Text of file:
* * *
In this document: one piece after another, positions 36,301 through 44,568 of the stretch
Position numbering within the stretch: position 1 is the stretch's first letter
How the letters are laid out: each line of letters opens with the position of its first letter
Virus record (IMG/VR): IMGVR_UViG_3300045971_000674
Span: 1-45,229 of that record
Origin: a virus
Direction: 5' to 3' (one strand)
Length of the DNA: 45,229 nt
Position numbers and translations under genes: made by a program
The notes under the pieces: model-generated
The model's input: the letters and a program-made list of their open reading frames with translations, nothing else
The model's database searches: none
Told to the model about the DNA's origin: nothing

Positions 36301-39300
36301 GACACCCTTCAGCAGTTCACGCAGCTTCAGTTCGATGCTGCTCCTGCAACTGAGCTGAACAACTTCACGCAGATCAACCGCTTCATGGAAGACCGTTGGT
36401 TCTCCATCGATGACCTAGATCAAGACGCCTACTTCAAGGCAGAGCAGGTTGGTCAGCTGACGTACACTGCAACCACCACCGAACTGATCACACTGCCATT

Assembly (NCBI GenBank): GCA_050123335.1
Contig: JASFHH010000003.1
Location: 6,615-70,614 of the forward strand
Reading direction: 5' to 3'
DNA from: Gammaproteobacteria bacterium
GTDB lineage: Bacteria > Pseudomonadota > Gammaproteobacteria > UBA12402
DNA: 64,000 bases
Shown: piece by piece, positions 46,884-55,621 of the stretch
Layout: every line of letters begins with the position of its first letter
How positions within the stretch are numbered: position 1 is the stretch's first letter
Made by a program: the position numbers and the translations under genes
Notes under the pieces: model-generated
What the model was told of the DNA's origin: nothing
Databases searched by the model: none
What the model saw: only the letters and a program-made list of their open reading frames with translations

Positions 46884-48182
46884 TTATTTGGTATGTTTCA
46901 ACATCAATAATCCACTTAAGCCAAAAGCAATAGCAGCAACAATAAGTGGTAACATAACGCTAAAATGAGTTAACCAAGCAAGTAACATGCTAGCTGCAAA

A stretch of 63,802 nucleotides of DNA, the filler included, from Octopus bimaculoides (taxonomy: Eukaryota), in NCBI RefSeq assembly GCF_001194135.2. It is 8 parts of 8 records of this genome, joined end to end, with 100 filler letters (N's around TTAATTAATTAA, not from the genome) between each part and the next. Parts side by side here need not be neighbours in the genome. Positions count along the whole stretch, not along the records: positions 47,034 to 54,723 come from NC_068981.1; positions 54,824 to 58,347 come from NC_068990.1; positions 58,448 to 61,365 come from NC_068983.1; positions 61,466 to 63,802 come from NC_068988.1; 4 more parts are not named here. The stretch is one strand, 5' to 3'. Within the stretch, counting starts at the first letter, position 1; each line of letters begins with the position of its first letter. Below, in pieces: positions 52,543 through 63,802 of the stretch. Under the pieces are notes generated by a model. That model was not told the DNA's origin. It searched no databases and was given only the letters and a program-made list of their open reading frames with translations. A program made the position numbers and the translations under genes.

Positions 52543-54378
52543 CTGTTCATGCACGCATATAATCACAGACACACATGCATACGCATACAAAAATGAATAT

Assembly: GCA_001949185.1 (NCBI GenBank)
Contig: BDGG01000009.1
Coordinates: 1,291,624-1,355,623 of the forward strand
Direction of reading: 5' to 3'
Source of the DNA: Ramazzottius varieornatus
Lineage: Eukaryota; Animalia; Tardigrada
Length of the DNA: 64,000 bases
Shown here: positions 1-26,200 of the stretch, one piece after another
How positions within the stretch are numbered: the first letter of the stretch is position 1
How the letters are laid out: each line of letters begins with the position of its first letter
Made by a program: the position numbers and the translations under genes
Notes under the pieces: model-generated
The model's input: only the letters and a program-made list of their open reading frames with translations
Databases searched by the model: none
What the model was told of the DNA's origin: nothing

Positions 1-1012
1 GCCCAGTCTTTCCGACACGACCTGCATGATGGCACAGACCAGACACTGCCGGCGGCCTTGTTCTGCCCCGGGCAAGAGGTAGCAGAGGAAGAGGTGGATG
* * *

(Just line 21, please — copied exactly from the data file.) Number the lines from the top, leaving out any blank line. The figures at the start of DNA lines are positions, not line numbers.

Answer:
DNA from: Gammaproteobacteria bacterium